5 reasons for China not to devalue yuan

February 25, 2015 09:56 AM

Could China's yuan renminbi be the next domino to fall in the increasingly aggressive efforts by central banks to devalue their currencies? The People's Bank of China holds considerable sway in the forex market and if it were to follow other Asian central banks an all out regional currency war could swiftly follow.

The Eurozone, Japan and now Sweden all have quantitative easing programmes. Across Asia central banks have been cutting interest rates partly in response to Japan's aggressive devaluation policies. 

If China were to join the fray other Asian central banks are likely to respond very quickly -- possibly even going as far imposing negative interest rates. If Europe is anything to go by, the European Central Bank's soon to start quantitative easing programme has seen Switzerland, Sweden and Denmark instigate negative interest rates. Even the Bank of England has left open the possibility of lowering its base rate from 0.5%.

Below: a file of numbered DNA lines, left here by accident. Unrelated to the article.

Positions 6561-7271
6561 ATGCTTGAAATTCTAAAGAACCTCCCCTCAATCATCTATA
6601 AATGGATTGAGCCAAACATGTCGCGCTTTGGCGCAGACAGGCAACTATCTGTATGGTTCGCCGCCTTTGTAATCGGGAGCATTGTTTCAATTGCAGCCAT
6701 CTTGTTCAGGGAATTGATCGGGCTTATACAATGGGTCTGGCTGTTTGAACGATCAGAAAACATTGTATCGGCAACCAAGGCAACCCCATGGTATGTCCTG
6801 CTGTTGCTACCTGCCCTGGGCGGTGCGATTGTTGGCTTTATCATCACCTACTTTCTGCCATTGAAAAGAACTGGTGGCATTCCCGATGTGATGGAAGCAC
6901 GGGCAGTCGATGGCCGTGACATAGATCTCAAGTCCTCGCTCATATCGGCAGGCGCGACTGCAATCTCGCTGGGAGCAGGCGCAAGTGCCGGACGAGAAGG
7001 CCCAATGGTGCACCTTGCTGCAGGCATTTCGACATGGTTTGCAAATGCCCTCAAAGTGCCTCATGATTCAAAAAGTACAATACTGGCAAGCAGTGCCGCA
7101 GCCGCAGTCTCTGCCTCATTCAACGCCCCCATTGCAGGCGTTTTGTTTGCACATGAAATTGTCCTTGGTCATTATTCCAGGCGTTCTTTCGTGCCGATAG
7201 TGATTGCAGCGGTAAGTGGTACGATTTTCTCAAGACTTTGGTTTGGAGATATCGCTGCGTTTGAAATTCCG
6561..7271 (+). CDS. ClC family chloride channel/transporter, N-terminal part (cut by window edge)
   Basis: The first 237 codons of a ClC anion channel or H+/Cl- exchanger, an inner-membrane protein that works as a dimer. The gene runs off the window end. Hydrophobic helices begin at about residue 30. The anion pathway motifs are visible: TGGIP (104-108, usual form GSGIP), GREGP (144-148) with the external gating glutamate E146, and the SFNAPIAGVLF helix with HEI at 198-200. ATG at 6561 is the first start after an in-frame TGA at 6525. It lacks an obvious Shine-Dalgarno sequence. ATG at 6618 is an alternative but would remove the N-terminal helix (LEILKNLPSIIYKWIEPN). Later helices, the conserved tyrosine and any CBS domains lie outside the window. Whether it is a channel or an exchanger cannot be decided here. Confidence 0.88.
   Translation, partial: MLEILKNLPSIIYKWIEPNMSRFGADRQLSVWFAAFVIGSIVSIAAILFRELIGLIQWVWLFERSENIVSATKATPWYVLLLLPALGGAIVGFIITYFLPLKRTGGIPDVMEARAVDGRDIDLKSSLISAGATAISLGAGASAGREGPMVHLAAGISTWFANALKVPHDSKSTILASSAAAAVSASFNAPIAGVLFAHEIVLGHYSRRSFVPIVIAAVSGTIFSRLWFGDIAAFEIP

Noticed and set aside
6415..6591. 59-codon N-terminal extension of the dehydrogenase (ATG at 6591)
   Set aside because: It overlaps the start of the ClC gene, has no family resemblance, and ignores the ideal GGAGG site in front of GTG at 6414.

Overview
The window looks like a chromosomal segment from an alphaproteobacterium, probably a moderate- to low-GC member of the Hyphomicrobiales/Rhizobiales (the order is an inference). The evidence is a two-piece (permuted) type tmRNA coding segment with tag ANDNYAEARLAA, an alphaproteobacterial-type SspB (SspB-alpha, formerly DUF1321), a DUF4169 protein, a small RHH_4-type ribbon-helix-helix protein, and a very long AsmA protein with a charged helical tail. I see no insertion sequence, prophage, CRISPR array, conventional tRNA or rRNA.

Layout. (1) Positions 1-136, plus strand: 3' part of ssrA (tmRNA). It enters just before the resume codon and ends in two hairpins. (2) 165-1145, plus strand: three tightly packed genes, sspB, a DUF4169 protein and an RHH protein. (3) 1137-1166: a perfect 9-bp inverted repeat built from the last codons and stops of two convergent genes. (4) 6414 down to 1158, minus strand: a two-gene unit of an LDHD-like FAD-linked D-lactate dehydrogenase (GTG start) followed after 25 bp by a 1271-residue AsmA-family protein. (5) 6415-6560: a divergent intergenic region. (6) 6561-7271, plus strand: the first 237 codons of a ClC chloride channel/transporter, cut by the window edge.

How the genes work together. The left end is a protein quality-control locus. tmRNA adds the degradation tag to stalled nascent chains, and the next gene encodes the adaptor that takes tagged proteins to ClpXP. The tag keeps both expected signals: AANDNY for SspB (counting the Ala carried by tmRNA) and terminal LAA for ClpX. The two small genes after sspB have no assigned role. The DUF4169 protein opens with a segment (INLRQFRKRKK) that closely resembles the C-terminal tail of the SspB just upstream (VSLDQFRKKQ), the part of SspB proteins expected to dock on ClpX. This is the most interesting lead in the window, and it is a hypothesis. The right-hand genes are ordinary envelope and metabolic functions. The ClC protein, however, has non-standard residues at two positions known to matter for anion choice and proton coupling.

Meanwhile, the CNY has been one of the best performing currencies in the world, largely thanks to its loose peg with the soaring dollar. However, inflation pressures are cooling, the pace of growth is slowing and some exporters are struggling to remain competitive. Within China there are calls for a weaker currency. Also, it is by no means certain that China will pursue such a policy.

Fate of USD/SGD partly in the hands of the People's Bank of China


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About the Author

Justin Pugsley is the forex and gold markets analyst for New Zealand-based trading platform provider MahiFX. He is a keen student of markets, economics and history. Prior to working with MahiFX, Justin worked for a number of leading media organisations such as Thomson-Reuters and Dow Jones/Wall Street Journal.